The thing about power in Washington is that it’s so fleeting.
One day you’re firmly planted in the center of the universe, and the next you’re teaching at a college or holding forth on cable.
There’s no appointed job as influential as White House chief of staff, yet the average person probably can’t name most of the men – and they are all men – who have held the post in recent decades.
While a handful of them were well-known before taking the job, most are insiders who wield their clout behind the scenes, until they either burn out or their president gets tired of them.
The Biden White House just pulled off a seamless transition, quietly leaking word that Ron Klain is giving up the job in the coming weeks and, within 24 hours, that former Covid czar Jeff Zients would be taking his place. There wasn’t even enough time for chatter to build on behalf of one or more contenders who would like that office.
Klain is one of the better known chiefs of staff, having held that job for both Al Gore and Joe Biden when each served as vice president. He knows the Hill and the inside game, but most of all he knows how to work the press. Klain is stepping down to a spate of mostly positive stories, in part because he is unusually accessible to reporters, very quick on email and a regular television guest.
What has given Klain an even higher profile is his embrace of Twitter, where he is provocative, retweets positive stories and sometimes jabs the opposition. Biden’s tweets, by contrast, are deliberately designed to be dull.
Klain has been working backbreaking hours for three years, since the campaign, and as the weekend leak to the New York Times put it, “takes pride that he has lasted longer than any other Democratic president’s first chief of staff in more than half a century.”
White House officials were ready to quickly confirm his departure to other news outlets.
Klain, whose wife also works for the administration, is leaving at a relative high point, having helped Biden pass a raft of bipartisan legislation and survive a midterm election in which Democrats held the Senate. In a 1 a.m. email on election night to Chris Whipple, author of a forthcoming book on the Biden White House, Klain wrote: “Maybe we don’t suck as much as people thought.”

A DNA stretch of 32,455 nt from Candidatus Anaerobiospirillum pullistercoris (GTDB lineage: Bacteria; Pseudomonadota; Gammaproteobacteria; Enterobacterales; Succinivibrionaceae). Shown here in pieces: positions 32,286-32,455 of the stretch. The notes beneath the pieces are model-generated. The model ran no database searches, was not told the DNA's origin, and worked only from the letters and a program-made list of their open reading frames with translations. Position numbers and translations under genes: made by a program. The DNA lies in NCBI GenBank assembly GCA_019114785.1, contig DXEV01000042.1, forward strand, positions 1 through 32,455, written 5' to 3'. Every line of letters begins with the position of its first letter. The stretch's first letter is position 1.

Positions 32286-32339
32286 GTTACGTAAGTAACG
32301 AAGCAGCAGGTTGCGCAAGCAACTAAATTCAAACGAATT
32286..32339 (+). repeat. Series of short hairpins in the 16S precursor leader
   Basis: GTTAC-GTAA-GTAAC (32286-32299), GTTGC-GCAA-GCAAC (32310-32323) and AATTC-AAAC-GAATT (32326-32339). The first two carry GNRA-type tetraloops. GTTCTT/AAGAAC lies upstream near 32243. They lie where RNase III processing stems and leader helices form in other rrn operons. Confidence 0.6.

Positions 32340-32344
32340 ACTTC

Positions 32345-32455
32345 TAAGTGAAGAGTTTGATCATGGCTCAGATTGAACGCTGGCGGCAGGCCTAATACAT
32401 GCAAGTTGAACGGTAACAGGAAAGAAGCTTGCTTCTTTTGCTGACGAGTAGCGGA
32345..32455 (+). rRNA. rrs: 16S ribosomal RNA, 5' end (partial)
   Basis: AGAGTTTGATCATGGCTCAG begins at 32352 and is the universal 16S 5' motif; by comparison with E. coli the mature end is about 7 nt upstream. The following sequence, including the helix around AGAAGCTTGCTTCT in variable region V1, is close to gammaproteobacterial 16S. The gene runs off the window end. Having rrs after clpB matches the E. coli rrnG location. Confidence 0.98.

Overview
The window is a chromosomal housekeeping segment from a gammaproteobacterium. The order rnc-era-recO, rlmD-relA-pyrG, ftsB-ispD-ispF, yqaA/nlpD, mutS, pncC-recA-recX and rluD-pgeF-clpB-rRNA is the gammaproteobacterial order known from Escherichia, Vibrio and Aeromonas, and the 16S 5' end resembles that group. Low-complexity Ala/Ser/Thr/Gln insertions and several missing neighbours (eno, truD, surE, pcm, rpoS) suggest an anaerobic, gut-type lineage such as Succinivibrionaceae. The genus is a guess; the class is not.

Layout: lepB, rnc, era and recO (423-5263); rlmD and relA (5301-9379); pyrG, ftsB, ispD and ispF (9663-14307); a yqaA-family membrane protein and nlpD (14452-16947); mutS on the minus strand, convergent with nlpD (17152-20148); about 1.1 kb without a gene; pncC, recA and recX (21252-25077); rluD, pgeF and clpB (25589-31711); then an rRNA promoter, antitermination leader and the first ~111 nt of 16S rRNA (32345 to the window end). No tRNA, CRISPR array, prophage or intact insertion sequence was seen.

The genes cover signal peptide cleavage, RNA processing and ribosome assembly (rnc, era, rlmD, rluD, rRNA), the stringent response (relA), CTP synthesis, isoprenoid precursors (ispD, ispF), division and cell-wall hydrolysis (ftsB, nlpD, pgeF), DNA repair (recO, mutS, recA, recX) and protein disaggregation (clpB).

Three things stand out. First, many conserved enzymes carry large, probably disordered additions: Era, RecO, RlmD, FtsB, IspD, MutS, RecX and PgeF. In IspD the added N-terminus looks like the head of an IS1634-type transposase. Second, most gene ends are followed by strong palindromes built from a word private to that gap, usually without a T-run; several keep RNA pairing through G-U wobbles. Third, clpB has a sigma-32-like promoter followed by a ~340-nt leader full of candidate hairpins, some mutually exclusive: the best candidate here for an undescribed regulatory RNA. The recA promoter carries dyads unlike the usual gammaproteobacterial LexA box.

Zients, who has strong ties to Klain, could be his polar opposite. Even Washington pundits might pass him on the street without recognizing him.
A deft bureaucrat who shuns the spotlight, Zients is likely to be a low-key presence who stays off the tube. Unlike Klain, he has little political experience, but drew positive reviews as the Covid coordinator, even though outsiders give him mixed grades. An Obama administration veteran, he’s also run Biden’s transition office, done an acting stint as OMB chief and served on the National Economic Council.
His outsider status is reflected by the headline on this CNN profile: “Who Is Jeff Zients?” (This even included the pronunciation of his name, which rhymes with science.)
Zients, who had been chairman of two Beltway consulting firms, is also quite wealthy, having once been part of an investment group that unsuccessfully tried to buy the Washington Nationals.
It’s revealing that there are only bland descriptions of Zients. “He styles himself a mere facilitator, a problem solver who prefers to keep things simple by relentlessly focusing on the few things that matter,” the Atlantic says.
One source told the Hill that “he’s got a business executive’s mind. He knows how to get stuff done.”
Some chiefs of staff have been longtime pals of the president (Hamilton Jordan under Jimmy Carter, James Baker under Ronald Reagan, Mack McLarty under Bill Clinton.) Still others used the job as a springboard: Dick Cheney, Gerald Ford’s chief of staff, went on to become Pentagon chief and vice president; Rahm Emanuel held the job under Barack Obama before being elected mayor of Chicago.
Some were touched by scandal. Sherman Adams, Dwight Eisenhower’s top aide, resigned after accepting a vicuna coat and other gifts from a businessman whom he helped with federal agencies. H.R. Haldeman, Richard Nixon’s top aide, went to prison during Watergate. John Sununu, George H.W. Bush’s chief of staff, resigned during controversies over expensive government trips that were also personal in nature.
Still others were well-known insiders (Don Regan and Howard Baker under Reagan, Leon Panetta under Clinton, John Podesta under Obama, Reince Priebus under Donald Trump).
Trump cycled through three additional chiefs of staff. Enamored of generals, he tapped John Kelly, but soon tired of his military-style discipline. Former congressman Mick Mulvaney held the job on an acting basis, while another ex-House member, Mark Meadows, was Trump’s point man in the runup to Jan. 6 and got caught up in the subsequent investigation.
Klain will remain a Biden confidant, regardless of whether he takes a job in the 2024 campaign. The chief of staff’s role will be more limited under Zients, who lacks the deep ties to the president and his inner circle.
Since Klain has had a hand in just about everything, I sensed that something was up when the stories about Biden’s mishandling of classified documents didn’t mention him even tangentially. It was like divining the existence of a black hole by the lack of gravitational pull elsewhere.
Ron Klain was, in fact, devising his exit strategy.